Monday, March 30, 2020

If a Cell Phone Rings In the Middle of the 2010s, Does Anyone Care?

Mobile phones were still a fairly new phenomenon in 2006 when Stephen King published Cell, en epic novel about a phone call that turned users into hive minded zombies. The material was ripe for a film adaption. Hollywood being what it is, it just took so long that by the time it happened, actual filmgoers ended up looking at the trailer and wondering, "Who still answers their cell phone?"

Quick Plot: After a good dozen different production company logos, we meet Clay Riddell (King regular John Cusack), a graphic novelist waiting to board a flight to return to his estranged wife and young son in New Hampshire. When his battery dies, he hops on one of those old-fashioned machines that require cash currency to make a call right as everyone with an active cell phone receives a fast zombifying signal. 

Clay survives the chaos and quickly teams up with Tom (Samual L. Jackson) and a character named DJ Liquid who thankfully dies immediately. The pair are soon joined by teenager Alice (Orphan's own Isabelle Fuhrman). Because this is a story written by a man in the late aughts, Clay insists on braving his way through hordes of cannibals to find his young son, presumed alive even though Clay was on the phone with him during the signal.

Look, I'm not saying a parent shouldn't/wouldn't risk everything to save his or her child, even if every logical bit of sense pointed to said kid being dead or worse. It's just that so many stories, particularly in horror, use the "dad risks it all for son" in such a way that it's forced me to roll my eyes. 

Anyway, the trio travel through New England, evading the creatures, picking up a few stragglers, losing a few more along the way, and having The Stand-like dreams with a shared villain on their tails. 

As you might have guessed, there's not that much new. Not too surprisingly, the script (written by King and Adam Alleca) stays fairly close to the novel save for a rather random, not very well explained or satisfying finale. Director Tod Williams (Paranormal Activity 2) has a far better cast than this type of movie would usually warrant, but the actors are all essentially stuck playing the kind of Stephen King types that have been reused and recycled so much that they barely register. 

That's not to say Cell is as big a failure as its "sat on the shelf for two years before getting dumped on streaming platforms" reputation might suggest. Williams does manage to capture that effective 28 Days -- or more fittingly, 28 Weeks-- Later tension level when it comes to some of his chase scenes. When you watch a movie like this during the COVID-19 crisis, there's certainly some unnerving effects in seeing a world made empty and gray. While movies like The Girl With All the Gifts have since done a better job of playing with the hive mind aspect of this kind of monster, Cell makes some mildly interesting plays at the idea. 

Overall, what more can you say for a film that embodies the review of "okay?"

High Points
We've seen plenty of variations of the "sudden mass hysteric zombie outbreak" on film, and while Cell's isn't necessary the best, it's an extremely well-done scene and strong opening for an otherwise fairly middle-of-the-road-filled-with-cellphone-zombies film

Low Points
Hell hath no fury quite like cheaply rendered CGI fire

Lessons Learned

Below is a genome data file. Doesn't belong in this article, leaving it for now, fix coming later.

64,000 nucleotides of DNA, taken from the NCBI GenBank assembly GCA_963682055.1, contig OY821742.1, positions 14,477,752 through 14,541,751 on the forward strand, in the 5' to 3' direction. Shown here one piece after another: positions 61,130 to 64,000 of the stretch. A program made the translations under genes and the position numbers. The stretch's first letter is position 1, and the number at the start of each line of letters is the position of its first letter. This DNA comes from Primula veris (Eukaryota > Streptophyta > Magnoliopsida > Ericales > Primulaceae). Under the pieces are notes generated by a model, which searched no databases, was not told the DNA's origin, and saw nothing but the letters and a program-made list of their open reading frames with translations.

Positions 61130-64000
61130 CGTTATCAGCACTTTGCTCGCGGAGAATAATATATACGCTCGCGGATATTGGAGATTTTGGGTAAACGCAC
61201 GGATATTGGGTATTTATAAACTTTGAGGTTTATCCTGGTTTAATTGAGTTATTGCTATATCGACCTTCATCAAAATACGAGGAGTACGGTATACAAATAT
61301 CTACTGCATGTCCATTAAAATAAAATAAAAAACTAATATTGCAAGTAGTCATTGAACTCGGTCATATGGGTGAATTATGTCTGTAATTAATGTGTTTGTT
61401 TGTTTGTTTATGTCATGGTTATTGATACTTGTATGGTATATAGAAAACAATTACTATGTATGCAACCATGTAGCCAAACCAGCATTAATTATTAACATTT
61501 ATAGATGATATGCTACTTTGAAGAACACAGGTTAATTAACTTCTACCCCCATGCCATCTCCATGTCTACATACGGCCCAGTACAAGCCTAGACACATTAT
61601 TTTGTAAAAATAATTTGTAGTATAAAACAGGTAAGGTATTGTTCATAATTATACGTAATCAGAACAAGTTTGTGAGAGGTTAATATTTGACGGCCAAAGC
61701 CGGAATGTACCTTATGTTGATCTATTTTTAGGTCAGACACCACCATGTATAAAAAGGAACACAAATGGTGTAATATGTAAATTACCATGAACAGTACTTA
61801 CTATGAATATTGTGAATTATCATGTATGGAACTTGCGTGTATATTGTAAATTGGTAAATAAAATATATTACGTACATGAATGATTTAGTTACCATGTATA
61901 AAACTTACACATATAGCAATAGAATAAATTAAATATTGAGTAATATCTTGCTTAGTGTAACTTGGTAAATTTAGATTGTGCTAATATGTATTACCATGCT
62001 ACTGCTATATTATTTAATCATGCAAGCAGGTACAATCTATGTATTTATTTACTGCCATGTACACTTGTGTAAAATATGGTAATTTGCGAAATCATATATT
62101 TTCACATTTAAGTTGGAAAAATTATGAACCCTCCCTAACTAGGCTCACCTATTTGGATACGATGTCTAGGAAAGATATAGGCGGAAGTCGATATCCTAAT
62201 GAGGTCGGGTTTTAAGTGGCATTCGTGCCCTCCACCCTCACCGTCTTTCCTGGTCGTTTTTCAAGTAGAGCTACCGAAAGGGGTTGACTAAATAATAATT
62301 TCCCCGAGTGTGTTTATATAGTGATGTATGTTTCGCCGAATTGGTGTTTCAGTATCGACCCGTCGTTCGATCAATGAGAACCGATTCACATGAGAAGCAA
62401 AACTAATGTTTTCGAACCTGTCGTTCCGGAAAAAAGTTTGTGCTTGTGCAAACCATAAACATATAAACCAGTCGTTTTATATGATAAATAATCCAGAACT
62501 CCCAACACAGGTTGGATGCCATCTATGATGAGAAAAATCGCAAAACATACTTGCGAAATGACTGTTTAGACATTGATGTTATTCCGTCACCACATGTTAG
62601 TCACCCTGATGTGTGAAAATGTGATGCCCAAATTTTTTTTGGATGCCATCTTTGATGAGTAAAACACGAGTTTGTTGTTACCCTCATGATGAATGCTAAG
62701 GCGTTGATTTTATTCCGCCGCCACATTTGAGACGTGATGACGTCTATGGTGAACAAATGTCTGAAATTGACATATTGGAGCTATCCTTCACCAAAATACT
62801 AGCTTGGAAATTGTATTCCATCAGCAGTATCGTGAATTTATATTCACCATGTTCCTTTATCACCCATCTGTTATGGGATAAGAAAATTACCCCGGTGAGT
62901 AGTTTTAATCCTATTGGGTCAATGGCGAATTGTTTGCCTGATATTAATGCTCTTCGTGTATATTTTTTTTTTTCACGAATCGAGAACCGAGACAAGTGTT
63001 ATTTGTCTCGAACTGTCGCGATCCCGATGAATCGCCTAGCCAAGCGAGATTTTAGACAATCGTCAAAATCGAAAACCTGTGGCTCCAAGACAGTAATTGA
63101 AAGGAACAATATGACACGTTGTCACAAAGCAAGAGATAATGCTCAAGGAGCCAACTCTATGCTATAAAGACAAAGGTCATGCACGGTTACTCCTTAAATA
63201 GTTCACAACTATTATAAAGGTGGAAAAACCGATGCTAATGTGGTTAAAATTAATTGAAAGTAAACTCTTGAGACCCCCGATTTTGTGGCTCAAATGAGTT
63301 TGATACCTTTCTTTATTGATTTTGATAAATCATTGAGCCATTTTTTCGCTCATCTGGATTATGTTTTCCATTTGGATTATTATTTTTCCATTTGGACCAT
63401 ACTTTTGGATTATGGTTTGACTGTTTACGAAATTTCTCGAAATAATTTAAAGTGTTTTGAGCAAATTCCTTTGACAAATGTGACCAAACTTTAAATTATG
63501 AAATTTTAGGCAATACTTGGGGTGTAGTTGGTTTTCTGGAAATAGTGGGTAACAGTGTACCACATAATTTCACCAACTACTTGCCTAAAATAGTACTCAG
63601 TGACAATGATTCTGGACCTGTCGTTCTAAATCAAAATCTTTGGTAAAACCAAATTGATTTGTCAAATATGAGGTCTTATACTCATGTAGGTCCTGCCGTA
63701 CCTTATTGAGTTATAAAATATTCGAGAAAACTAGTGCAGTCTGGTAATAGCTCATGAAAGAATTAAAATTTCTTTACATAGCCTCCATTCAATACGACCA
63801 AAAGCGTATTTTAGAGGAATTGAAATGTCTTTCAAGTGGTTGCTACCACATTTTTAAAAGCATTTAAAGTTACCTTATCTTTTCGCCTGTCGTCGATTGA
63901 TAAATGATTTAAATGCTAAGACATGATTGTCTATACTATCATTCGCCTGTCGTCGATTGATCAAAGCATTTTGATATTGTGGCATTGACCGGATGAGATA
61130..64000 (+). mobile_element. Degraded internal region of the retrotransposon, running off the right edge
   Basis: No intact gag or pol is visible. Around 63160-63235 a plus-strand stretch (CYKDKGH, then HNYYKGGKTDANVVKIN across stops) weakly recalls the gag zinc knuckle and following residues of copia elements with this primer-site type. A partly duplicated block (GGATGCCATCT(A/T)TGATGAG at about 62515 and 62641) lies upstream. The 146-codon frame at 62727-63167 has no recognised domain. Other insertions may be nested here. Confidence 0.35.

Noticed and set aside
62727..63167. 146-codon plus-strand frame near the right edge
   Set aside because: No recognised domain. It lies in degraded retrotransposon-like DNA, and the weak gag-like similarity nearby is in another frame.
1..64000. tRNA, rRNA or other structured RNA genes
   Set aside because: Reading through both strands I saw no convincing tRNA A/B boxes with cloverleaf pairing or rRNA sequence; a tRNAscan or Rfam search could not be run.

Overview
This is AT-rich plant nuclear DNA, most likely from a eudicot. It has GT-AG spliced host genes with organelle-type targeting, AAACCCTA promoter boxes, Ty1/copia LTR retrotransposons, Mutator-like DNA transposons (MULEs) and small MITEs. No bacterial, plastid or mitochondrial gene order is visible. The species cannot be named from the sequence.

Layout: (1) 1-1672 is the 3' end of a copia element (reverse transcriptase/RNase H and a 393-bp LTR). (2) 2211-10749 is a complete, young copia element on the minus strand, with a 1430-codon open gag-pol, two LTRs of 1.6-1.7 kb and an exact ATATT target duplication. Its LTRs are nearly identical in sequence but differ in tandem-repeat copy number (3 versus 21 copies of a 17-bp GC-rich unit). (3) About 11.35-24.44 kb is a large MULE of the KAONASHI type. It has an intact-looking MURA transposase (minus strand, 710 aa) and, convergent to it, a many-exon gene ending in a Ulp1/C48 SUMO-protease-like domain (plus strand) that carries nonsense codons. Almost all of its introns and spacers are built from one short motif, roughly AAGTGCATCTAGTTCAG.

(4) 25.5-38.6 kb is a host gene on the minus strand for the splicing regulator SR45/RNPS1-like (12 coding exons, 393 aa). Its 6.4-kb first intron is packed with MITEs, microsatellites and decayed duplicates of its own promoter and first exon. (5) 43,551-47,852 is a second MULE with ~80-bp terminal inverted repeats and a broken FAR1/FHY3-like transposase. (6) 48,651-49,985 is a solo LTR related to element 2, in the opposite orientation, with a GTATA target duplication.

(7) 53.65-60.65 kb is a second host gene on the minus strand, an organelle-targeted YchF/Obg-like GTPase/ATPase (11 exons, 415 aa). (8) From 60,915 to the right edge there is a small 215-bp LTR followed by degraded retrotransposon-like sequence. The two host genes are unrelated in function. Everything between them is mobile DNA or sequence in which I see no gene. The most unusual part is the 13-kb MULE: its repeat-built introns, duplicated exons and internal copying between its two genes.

Before blasting it across a large field filled with extremely flammable beings, take a minute to consider the basic rules of gasoline 

The human brain is just one big ol' hard drive

Pacifists are extremely quick to learn good aim

Ferland's Revenge?
So I have a complicated, rather useless theory Jodelle Ferland spent most of her teenage years cursing the name Isabelle Furhman. Both made their horror mark by playing evil brunette child types, but Furhman got the far better movie while Ferland's Case 39 had a delayed release with no real fanfare or success, while her smaller part in the better received Cabin In the Woods also sat on a shelf for two years. Furhman got a juicy role in The Hunger Games while Ferland ended up in a Twilight sequel. So while I don't play fantasy sports and I usually ignore celebrity feuds, there's a petty, specific part of me itching to know whether Furhman's participation in the, you guessed it, two-years delayed, released to little fanfare Cell was part of some pact Ferland made with the devil.

Look, it's been a really weird time. Allow me my diversions where I can get them. 

Eh, Cell probably isn't as bad as you've heard, but that's not necessarily a positive recommend. If you're a zombie or Stephen King completist, this is somewhere in the middle range of what you've come to expect. It's streaming on Hulu. 


  1. I'm glad you reviewed this because a friend and I are on a quest to watch at least 50 Stephen King film adaptations (we've seen 47 now) and Cell is one we haven't seen yet. Luckily for us, we expect a certain level of trash from King so while Cell doesn't sound good, it does sound like it will be right up our alley. Once we hit 50, I plan on making a blog post giving our thoughts on each one, the best, the worst, the biggest surprises in terms of quality, etc. I can't wait.

    Aaahhhhh, off-topic but I was just about to ask if you've seen Jug Face when I checked your list of tags, and you have! I haven't seen it but have been curious about it for years. Will read your review now.

    1. I can't decide if 50 King flicks seems like a lot or a little. How many in total are there? I feel like I've probably seen more than 50, but...jeez. Somehow that seems insane!

      I really liked Jug Face! Curious to hear what you think.